A scholarship essay.
Academics and athletics were the two aspects of my life I had tried to keep fairly balanced all my life. From ages 5 to 14, soccer was my main sport. It was my favorite way to stay in shape and improve my athletic ability. However, when I was rejected from my school soccer team freshman year, I fell into a deep, spiraling depression, and for the first time ever, I just stopped. I stopped eating well, I stopped exercising, and overall, I just stopped caring. From January to March of 2017, I had gained roughly 10 pounds—all in my stomach. It was disgusting. I looked disgusting. I was so ashamed and disappointed in myself for not making the team, and I realized how essential sports were to my wellbeing.
I tried out for the basketball team the next year, and, to my surprise, I actually made it. I had never played basketball before, but I was able to do somewhat well on defense and offense. That same year, I joined the track team, and instantly fell in love. From that moment on, track became my new passion, and I will continue to do it for the rest of high school.
Being athletic in my family really holds us together. Everyone in the house has some sort of love for being fit and active—this could range from my brother practicing 3 hours a day for football, to my mom and dad working out at the gym for hours on end. Going to my little sister’s soccer games or going to the gym as a family keeps us close, and also helps keep us in check. We are honest with each other, to the point we will flat out say to one another that they haven’t been working out hard enough and need to step it up. No one wants to live in a house with someone who eats like crap and only gets up to go to the bathroom.
Gaining all that weight freshman year was a learning experience, and the help and motivation from my family made me realize that having the body I wanted needed a change in my mentality. I lost the ten pounds a few months later, and as of today, I continue to lose fat and gain more muscle. Going from overweight to somewhat lean was a gradual process, and being active in my sports helped me get to that point a bit faster.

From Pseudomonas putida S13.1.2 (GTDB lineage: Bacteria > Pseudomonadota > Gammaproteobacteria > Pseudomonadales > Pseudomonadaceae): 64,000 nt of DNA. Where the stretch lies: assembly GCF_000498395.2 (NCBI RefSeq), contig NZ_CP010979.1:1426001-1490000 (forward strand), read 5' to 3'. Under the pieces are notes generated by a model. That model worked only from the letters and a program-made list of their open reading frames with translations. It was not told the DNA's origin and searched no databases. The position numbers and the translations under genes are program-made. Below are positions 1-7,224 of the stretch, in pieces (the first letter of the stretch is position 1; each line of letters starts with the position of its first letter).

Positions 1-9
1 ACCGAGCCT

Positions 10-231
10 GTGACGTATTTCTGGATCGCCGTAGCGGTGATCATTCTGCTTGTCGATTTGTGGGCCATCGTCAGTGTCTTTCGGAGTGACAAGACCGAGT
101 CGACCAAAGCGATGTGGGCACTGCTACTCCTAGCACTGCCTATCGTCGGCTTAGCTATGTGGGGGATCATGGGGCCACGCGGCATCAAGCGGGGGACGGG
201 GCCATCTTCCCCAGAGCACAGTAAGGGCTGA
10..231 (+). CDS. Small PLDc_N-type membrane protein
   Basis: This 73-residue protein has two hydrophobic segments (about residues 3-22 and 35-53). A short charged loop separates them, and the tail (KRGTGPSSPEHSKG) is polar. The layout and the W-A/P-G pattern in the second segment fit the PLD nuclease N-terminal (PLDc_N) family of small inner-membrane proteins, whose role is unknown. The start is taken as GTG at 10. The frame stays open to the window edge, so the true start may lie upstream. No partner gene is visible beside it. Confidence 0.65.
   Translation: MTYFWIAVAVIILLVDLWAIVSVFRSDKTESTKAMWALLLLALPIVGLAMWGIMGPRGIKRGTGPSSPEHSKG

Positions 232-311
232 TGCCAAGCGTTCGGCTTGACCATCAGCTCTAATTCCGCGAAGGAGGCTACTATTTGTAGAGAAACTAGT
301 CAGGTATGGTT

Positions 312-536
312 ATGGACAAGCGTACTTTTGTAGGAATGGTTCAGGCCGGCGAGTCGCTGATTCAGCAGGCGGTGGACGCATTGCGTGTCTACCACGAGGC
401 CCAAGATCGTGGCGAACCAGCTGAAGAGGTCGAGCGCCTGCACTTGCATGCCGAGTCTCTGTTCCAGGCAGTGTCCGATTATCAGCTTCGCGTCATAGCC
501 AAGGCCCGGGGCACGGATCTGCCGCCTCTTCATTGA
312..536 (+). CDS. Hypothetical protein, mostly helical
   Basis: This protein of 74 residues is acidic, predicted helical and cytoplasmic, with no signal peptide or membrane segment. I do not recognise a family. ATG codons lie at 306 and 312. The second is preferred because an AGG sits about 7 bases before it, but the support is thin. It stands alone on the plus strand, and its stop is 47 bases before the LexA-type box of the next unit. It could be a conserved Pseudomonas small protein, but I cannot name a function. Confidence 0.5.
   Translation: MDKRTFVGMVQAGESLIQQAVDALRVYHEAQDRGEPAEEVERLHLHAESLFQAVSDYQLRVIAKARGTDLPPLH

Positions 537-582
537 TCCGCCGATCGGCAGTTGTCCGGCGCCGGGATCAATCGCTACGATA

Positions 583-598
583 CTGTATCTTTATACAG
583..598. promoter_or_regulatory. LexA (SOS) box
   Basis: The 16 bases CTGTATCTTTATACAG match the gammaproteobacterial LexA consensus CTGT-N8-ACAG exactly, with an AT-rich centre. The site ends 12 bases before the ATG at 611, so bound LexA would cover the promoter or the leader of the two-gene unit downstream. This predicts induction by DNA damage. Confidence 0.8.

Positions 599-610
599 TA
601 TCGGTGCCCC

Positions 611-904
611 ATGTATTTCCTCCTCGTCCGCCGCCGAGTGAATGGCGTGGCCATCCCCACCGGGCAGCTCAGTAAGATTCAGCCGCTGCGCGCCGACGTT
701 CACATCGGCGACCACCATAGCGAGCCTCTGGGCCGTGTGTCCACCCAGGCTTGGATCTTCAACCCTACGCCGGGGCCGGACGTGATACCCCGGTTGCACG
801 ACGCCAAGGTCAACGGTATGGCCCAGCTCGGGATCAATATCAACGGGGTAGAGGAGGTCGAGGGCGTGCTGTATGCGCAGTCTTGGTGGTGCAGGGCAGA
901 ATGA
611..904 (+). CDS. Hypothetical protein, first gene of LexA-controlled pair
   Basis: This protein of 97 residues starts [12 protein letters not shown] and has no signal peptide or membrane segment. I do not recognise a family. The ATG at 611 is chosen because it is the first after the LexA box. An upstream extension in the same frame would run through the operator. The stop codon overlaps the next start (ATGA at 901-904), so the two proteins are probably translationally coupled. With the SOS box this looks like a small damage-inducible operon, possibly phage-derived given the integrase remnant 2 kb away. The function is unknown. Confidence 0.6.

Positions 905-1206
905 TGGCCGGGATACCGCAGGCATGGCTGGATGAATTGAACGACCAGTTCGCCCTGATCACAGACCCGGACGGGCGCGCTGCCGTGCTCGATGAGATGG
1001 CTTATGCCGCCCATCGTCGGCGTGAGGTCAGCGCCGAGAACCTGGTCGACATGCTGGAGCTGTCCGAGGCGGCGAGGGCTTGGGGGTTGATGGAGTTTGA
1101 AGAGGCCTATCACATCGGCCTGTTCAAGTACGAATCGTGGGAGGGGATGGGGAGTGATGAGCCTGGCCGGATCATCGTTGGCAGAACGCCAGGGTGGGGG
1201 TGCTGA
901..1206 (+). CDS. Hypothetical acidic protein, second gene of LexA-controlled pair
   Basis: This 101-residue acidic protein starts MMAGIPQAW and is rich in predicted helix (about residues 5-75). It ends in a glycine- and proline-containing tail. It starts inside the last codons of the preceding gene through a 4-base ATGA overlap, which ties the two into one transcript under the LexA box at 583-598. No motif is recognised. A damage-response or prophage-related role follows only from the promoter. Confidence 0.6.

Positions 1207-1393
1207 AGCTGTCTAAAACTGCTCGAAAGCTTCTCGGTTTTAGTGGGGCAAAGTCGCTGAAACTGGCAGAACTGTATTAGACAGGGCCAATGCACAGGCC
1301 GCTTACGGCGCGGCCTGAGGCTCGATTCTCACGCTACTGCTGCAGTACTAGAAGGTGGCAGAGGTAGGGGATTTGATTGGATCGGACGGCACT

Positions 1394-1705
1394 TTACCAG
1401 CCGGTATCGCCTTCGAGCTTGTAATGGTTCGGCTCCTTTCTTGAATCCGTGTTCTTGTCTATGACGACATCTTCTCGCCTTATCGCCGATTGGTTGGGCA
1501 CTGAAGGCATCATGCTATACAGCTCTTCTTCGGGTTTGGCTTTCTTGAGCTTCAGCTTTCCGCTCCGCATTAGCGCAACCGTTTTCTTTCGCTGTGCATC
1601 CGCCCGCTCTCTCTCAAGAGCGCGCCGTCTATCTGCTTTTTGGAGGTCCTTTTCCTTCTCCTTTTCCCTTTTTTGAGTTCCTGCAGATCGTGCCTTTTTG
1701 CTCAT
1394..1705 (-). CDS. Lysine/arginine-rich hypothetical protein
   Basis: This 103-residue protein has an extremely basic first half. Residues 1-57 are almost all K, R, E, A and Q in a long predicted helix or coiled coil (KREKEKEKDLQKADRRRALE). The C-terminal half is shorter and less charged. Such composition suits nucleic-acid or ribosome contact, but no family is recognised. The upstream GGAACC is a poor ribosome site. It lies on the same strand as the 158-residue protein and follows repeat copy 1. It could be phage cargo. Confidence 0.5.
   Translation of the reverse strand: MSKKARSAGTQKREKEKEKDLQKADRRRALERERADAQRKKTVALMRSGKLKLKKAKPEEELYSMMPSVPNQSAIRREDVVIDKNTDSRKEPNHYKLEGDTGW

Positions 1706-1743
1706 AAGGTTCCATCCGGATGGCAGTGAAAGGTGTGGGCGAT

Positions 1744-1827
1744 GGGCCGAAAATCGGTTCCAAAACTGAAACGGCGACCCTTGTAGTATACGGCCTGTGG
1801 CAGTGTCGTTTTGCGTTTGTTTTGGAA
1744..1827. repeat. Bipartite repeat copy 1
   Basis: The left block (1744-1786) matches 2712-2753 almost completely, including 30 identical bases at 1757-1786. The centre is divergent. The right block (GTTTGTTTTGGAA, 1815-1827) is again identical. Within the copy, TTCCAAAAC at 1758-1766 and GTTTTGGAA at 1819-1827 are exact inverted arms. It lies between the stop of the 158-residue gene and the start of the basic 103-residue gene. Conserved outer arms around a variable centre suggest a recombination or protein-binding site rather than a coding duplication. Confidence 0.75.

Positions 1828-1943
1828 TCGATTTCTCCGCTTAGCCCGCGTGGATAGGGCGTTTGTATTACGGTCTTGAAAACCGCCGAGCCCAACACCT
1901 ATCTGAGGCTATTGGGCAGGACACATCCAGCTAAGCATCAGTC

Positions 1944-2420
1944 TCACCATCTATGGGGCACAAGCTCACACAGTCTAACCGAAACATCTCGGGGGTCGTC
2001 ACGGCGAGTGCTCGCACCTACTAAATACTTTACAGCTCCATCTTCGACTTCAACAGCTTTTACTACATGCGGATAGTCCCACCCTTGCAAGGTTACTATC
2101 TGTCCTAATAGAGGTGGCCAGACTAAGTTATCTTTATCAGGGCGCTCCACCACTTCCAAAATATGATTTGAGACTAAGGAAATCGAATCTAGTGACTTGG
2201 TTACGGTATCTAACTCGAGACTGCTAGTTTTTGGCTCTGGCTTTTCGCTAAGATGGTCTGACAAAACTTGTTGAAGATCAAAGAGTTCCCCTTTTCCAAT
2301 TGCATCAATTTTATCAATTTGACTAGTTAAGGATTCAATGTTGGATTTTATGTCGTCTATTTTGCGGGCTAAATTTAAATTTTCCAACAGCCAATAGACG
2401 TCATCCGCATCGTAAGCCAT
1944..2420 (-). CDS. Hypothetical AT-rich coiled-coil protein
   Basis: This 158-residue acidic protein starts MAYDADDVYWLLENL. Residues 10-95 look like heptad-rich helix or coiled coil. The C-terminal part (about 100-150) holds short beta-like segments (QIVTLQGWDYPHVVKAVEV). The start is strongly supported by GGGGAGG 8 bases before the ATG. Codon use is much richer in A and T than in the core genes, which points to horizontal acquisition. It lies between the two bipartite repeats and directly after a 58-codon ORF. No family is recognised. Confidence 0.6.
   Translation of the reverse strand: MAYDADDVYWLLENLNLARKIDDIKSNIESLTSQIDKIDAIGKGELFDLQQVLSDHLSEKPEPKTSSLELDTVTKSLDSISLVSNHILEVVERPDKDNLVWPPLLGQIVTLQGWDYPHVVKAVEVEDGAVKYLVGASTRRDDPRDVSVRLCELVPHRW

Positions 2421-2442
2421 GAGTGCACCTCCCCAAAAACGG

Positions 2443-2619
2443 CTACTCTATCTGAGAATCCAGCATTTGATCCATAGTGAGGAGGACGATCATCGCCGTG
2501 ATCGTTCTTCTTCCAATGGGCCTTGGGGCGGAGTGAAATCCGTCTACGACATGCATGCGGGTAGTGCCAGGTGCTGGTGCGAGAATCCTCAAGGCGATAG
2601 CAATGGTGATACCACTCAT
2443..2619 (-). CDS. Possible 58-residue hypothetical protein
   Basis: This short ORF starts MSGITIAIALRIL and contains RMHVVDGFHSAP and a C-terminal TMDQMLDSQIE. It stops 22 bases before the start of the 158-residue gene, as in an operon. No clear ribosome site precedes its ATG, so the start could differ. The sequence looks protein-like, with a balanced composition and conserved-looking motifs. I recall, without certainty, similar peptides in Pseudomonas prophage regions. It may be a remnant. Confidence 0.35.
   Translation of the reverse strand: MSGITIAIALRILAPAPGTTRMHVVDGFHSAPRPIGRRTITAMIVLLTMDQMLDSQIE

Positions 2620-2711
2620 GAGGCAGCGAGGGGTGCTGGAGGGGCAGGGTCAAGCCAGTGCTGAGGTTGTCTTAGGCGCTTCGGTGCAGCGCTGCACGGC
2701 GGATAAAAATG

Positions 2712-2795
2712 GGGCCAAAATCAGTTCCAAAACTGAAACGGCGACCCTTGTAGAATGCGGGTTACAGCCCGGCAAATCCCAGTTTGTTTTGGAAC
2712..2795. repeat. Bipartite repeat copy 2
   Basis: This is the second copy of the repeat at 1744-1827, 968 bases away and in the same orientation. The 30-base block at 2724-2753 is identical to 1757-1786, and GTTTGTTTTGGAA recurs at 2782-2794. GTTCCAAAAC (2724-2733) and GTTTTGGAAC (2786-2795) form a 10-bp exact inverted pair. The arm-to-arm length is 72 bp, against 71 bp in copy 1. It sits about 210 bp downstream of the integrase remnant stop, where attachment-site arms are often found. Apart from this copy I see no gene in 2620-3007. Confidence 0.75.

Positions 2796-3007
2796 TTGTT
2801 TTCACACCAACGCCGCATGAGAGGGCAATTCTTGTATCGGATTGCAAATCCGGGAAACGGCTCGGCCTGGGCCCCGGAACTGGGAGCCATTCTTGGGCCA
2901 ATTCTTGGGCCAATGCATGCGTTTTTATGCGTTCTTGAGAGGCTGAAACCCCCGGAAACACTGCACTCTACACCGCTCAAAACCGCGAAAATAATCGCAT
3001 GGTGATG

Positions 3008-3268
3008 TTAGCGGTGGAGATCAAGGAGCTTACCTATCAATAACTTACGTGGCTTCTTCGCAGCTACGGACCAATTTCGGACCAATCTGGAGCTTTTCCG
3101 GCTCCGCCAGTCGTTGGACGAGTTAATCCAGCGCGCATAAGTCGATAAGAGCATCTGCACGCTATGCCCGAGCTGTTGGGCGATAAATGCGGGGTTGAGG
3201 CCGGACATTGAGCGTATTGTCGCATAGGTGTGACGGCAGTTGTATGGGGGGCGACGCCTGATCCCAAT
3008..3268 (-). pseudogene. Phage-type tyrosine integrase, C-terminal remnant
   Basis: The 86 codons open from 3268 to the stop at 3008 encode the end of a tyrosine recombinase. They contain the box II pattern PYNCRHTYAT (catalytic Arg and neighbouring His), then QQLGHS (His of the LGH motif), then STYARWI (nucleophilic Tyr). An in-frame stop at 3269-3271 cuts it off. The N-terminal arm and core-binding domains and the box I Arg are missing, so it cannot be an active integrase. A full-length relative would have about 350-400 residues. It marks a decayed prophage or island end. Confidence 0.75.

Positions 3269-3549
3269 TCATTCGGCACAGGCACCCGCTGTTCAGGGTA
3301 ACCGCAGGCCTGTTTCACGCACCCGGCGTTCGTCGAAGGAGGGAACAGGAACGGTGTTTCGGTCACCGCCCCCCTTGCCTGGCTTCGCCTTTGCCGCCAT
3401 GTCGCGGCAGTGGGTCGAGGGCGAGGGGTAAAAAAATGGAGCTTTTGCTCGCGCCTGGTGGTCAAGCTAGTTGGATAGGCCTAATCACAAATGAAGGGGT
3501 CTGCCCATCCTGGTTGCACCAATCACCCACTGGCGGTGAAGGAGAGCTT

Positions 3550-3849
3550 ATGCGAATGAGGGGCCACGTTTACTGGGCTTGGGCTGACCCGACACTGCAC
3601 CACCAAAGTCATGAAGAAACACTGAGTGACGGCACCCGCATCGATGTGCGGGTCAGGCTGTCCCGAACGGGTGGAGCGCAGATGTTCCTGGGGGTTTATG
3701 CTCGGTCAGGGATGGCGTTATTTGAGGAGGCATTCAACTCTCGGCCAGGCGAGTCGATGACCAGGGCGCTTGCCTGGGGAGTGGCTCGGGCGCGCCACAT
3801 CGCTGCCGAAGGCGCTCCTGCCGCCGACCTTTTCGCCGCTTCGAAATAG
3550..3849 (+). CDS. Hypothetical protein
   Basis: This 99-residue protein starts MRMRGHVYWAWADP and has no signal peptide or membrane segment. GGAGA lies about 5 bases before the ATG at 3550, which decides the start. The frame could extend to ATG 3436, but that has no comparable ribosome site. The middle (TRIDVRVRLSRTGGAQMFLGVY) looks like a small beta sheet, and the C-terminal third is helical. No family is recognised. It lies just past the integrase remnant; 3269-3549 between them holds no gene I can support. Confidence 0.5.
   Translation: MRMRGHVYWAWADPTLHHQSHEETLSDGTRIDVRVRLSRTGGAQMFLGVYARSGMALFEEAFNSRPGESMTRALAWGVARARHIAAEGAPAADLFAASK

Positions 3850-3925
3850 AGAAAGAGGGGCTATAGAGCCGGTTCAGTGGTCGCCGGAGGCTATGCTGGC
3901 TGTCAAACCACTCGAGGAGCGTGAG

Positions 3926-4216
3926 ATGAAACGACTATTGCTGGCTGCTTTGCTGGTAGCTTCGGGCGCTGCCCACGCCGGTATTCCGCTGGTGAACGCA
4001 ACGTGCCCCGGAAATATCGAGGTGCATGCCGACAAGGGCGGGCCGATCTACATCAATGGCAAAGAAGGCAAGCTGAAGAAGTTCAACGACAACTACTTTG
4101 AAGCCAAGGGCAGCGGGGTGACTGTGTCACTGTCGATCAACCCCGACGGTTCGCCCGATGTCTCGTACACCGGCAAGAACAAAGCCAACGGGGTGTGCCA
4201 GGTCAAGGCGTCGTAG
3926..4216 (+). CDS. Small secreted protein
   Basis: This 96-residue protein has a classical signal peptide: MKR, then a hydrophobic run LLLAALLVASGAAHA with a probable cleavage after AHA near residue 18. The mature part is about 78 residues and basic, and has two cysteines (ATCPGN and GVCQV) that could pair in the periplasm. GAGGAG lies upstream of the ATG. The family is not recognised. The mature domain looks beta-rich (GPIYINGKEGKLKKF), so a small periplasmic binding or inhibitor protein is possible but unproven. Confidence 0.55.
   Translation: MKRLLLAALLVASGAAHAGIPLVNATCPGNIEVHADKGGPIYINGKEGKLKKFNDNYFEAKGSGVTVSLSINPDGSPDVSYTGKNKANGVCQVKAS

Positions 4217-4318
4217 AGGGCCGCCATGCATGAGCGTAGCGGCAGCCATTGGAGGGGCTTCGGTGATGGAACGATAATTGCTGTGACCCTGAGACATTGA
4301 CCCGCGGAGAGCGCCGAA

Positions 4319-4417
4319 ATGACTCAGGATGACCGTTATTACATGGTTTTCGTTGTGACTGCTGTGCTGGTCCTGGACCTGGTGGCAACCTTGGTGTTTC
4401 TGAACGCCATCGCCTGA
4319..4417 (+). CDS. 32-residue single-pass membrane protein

I am not sure if I want to pursue running in college or as a professional; I do know, though, that I want to work out consistently my whole life. Working out is the best stress reliever for me. I stress out so easily that it is absolutely essential that I have a form of exercise that keeps my nerves at bay. Staying fit and lean are great, but having a positive, confident mentality and outlook are my number one priority. Currently, I have been doing a myriad of exercise, including yoga, heavy lifting, intense cardio, and endurance training. My goal is to be the fastest female 400 meter runner of my school, and daily training is helping me reach this. Being out of shape is not my biggest fear anymore: being second best is.
Which is a good problem to have. I’ve gotten to the point where I can push myself to be better, and see the results of my hard work rather quickly. I’ve reached an entirely new level of athleticism, eager to achieve more and more. In the past two weeks, I have lost even more weight and gained visible abs. I can lift more, run longer, and do moves I used to find impossible like chin-ups. I say all this to say that working hard is something I apply to every aspect of my life. Even on days I feel too sore to move, I still get up and get better. Because this isn’t just a quick-fix to get skinny in a week. This is my life. And I love it.